Vemma & FTC settle affiliate reclassification issue
Despite being given permission to restart business operations weeks ago, to date Vemma’s business operations remain in stand-still.
The reason is due to Vemma wishing to automatically reclassify their affiliates as retail customers. The FTC opposed and the two parties have been in deadlock.
Through two separate court filings, the matter was set to go to court. In a filing made late this afternoon however, it was revealed that a settlement has been reached.
In summary, the settlement prevents Vemma from going ahead and reclassifying affiliates as retail customers.
Vemma had wanted to use an opt-out model, which would have seen anyone who met certain criteria have to contact the company and opt-out of the reclassification.
Anyone who didn’t respond would automatically be classified as a retail customer, based on nothing more than their non-response.
This was a problem for obvious reasons, and the FTC instead proposed Vemma used an opt-in model.
Under this model, Vemma affiliates would have to opt-in to being classified as retail customers. This would see them lose their Vemma affiliate membership status and access to the Vemma MLM income opportunity.
Due to their wanting to use the manipulated retail customer data, Vemma objected to the FTC’s proposal. Not to the extent they were willing to go to court and let a Judge decide on the matter though.
As per communications between the FTC and Vemma;
Vemma will communicate and implement affiliate re-classification using the specific terms (the FTC) proposed.
Only those affiliates that indicate affirmatively that they wish to be classified as customers … will be re-classified as customers going forward.
Vemma will contact affiliates who meet the specified criteria by email, phone and online when affiliates on autoship access their backoffice.
If they so wish, these affiliates can then opt to be reclassified as retail customers.
The settlement also sees unchanged product descriptions and price lists (absent promotions and incentives) not classified as new marketing or sales materials”.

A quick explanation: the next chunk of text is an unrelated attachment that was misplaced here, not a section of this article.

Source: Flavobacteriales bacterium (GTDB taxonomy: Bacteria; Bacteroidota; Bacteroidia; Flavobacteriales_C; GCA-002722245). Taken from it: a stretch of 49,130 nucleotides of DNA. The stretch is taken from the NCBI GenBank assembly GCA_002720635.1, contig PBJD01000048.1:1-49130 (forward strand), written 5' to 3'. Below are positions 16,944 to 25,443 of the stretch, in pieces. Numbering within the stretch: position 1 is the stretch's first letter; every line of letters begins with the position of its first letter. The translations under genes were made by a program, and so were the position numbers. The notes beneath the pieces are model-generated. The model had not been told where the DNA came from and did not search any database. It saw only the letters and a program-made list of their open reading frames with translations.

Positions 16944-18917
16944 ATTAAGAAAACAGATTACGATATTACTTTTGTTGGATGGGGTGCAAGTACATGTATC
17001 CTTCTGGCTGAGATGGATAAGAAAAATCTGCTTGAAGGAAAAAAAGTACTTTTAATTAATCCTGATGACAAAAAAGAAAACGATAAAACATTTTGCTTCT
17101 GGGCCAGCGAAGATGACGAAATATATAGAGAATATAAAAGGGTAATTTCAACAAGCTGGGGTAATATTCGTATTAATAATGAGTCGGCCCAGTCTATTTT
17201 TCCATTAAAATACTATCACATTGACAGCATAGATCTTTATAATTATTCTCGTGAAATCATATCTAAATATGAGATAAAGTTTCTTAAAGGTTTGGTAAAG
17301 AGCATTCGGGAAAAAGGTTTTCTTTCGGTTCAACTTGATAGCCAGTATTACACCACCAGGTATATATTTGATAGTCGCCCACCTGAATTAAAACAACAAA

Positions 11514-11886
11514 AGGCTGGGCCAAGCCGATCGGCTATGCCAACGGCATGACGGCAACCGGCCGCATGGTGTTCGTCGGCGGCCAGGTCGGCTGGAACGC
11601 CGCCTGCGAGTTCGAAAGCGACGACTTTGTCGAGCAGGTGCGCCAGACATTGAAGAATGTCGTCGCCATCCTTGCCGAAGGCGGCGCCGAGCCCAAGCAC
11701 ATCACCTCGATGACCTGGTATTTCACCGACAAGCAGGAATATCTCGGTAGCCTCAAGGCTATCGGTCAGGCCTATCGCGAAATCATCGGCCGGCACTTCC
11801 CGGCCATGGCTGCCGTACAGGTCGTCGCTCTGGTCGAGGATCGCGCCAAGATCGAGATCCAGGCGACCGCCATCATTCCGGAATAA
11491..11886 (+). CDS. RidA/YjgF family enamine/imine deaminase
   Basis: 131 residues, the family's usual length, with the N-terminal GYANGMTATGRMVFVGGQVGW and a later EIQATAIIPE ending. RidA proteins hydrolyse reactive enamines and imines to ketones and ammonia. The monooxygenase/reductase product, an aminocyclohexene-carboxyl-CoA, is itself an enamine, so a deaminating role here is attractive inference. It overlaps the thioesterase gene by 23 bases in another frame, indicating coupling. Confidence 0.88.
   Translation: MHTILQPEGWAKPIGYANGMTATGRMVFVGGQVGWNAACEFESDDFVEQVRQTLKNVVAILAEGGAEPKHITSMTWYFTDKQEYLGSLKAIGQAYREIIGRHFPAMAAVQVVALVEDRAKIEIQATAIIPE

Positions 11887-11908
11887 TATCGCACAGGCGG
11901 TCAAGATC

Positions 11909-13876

This in turn means any communications from Vemma including as much do not require prior FTC review and approval.
Any mention of Vemma’s compensation plan (actual or proposed) will however still require an FTC review and approval.
This was an issue raised by BK Boreyko’s “Vemma relaunch” email dated September 28th, which the FTC argued violated the court’s orders.
Vemma initially claimed the email wasn’t marketing material that was subject to FTC review, but as per the settlement agreement have since backflipped.
All in all the FTC got what they wanted on this one, with Vemma dropping the opt-out model and agreeing to submit any material regarding their compensation plan for review.
I don’t know what changed in a week, but Vemma went from being quite aggressive on the above points to decide to roll over.
I certainly hope it wasn’t a certain someone’s stubborn pride eventually capitulating to otherwise solid legal advice.
Certainly in moving forward, how many of Vemma’s affiliates now opt-in to lose their affiliate memberships and continue as retail customers will be of great interest.
At stake is the claim that made by Vemma that a sizeable portion of their affiliates are infact not interested in the business opportunity.
As part of the settlement, both Vemma’s and the FTC’s motions on the matter were dropped. This was accepted by the court on October 7th.
It is expected that, pending any review by the FTC of Vemma’s marketing materials, that the company will restart business operations either late this week or early next.
Footnote: Our thanks to Don@ASDUpdates for providing a copy of Vemma and FTC’s respective motions to withdraw, along with Judge Tuchi’s October 7th order granting the same.